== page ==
I have a confession to make. Until yesterday, I did not have any form of dotfiles management or versioning for my Windows 11 machine. Yes, I, the person who wrote an entire tiling window manager for Windows from scratch in Rust, did not manage my dots.

I had to sheepishly admit this on more than one occasion in the project Discord server when people would watch my live programming videos and then ask if I could share my Windows dotfiles repo.

I became a full time NixOS user earlier this year. I tried running it as my main OS for a few months, but the Linux desktop experience still leaves a lot to be desired, and one of the downsides of writing a tiling window manager that does everything that you want it to do exactly the way you want it to do it, is that going back to other tiling wms that you thought were great before becomes harder.

So I settled on running Windows 11 with komorebi as my “desktop environment” over NixOS running in WSL. It also doesn’t hurt that I don’t have to jump through any hoops to get Premiere Pro, Ableton or Elgato software working, or play video games (though admittedly, the gaming experience on Linux is getting better and better every day since the release of the Steam Deck.)

Naturally, all my dotfiles are versioned as part of my NixOS configuration flake repo.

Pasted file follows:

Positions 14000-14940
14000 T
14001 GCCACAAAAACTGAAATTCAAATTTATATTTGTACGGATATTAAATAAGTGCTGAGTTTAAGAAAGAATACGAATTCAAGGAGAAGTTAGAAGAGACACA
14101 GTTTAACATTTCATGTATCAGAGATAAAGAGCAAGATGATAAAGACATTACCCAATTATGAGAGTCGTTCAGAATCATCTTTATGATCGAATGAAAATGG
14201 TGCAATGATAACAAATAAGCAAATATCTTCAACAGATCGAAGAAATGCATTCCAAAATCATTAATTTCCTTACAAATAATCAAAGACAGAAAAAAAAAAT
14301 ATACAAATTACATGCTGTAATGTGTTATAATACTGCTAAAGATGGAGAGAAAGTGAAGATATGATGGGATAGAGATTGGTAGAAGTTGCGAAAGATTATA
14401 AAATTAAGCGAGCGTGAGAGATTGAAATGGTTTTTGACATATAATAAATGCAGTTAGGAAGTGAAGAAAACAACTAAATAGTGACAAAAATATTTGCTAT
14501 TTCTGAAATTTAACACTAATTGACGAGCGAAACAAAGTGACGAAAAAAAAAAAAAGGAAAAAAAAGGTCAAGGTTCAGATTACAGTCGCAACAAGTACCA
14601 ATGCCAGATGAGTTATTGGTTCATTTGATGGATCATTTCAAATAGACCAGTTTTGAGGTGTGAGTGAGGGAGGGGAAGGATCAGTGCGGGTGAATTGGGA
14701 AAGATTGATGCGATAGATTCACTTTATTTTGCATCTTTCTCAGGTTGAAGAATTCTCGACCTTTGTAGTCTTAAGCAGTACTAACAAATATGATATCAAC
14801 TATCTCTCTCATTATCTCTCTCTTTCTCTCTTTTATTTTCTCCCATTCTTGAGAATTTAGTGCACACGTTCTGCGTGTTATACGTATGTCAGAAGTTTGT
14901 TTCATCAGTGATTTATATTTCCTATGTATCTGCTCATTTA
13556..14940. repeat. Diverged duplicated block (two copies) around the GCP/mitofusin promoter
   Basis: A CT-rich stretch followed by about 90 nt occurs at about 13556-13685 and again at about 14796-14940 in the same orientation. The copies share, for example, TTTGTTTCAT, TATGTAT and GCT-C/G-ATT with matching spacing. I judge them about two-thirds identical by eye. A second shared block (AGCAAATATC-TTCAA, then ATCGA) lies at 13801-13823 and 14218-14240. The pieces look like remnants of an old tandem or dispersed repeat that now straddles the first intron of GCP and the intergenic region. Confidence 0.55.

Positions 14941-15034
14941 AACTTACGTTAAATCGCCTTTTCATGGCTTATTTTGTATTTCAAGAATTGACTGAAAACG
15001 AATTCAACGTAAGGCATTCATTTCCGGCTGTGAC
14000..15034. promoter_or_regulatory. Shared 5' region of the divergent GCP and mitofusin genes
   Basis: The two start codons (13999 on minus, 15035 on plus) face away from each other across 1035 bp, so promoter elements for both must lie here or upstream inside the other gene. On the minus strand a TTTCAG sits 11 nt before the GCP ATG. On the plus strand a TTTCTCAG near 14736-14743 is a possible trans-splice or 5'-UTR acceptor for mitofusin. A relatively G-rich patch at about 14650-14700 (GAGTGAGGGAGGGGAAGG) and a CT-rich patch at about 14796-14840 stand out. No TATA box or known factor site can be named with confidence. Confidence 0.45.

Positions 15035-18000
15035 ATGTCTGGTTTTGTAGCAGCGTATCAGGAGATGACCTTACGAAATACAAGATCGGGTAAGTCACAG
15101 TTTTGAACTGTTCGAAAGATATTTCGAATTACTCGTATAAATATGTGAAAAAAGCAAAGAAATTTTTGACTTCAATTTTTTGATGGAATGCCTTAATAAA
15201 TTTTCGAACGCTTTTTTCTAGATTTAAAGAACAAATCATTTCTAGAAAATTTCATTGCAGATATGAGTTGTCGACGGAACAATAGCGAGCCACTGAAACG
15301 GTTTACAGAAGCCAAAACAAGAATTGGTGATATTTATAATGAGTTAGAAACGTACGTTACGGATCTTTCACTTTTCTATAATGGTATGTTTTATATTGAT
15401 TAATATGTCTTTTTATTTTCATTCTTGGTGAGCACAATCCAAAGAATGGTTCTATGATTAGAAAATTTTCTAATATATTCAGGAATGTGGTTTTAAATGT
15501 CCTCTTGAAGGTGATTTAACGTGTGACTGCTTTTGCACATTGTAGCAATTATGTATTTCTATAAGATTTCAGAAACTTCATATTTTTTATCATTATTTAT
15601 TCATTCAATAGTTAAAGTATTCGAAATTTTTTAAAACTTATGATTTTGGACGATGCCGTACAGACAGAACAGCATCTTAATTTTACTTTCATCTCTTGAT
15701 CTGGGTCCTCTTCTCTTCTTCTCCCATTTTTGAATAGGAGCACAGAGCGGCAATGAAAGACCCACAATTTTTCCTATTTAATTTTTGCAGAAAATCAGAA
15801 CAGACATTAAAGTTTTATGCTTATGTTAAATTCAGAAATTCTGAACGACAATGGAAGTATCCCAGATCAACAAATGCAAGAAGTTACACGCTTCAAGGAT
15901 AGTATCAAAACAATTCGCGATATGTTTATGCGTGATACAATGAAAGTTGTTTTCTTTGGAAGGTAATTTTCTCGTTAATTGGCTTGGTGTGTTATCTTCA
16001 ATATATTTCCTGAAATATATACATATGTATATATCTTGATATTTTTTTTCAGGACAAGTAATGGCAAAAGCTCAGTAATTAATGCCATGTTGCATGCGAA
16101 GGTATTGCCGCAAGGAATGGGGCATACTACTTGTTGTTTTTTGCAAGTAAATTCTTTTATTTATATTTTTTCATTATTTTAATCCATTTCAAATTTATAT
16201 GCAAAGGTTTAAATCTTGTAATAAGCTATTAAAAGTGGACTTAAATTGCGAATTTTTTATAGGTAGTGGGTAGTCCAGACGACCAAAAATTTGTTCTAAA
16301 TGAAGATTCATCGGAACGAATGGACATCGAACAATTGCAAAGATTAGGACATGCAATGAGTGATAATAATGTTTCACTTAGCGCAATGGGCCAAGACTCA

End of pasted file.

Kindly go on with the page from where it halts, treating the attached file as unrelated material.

While making a tutorial video showing how to set up a remote NixOS server to successfully accept VSCode remote sessions, I had to copy my SSH key from the NixOS VM to Windows. This gave me an idea.

Why not just use NixOS to copy over the dotfiles generated for me by home-manager to Windows?

This is what I set about doing.

Let’s take my .gitconfig as an example. I use home-manager to generate my .gitconfig file rather than writing one by hand, bringing it into the /nix/store and then linking it into my $HOME directory.

  programs.git = {
    enable = true;
    package = pkgs.unstable.git;
    delta.enable = true;
    delta.options = {
      line-numbers = true;
      side-by-side = true;
      navigate = true;
    userEmail = "sorry robots :(";
    userName = "LGUG2Z";
    extraConfig = {
      url = {
        "https://oauth2:${secrets.github.personal_access_token}@github.com" = {
          insteadOf = "https://github.com";
        "https://oauth2:${secrets.gitlab.personal_access_token}@gitlab.com" = {
          insteadOf = "https://gitlab.com";
      push = {
        default = "current";
        autoSetupRemote = true;
      merge = {
        conflictstyle = "diff3";
      diff = {
        colorMoved = "default";

There are a couple things to note here. First is that I use delta for diffs with some specific options, and second is that I inject my personal access tokens for GitHub and GitLab from a git-crypted file into my config for HTTPS clones.

(If you’re interested in different secrets managements strategies, you can check out this dedicated article!)

The output of that Nix expression looks like this:

	pager = "/nix/store/68szslq3sv2gqlc5qzniwh1pf8hn70m2-delta-0.15.1/bin/delta"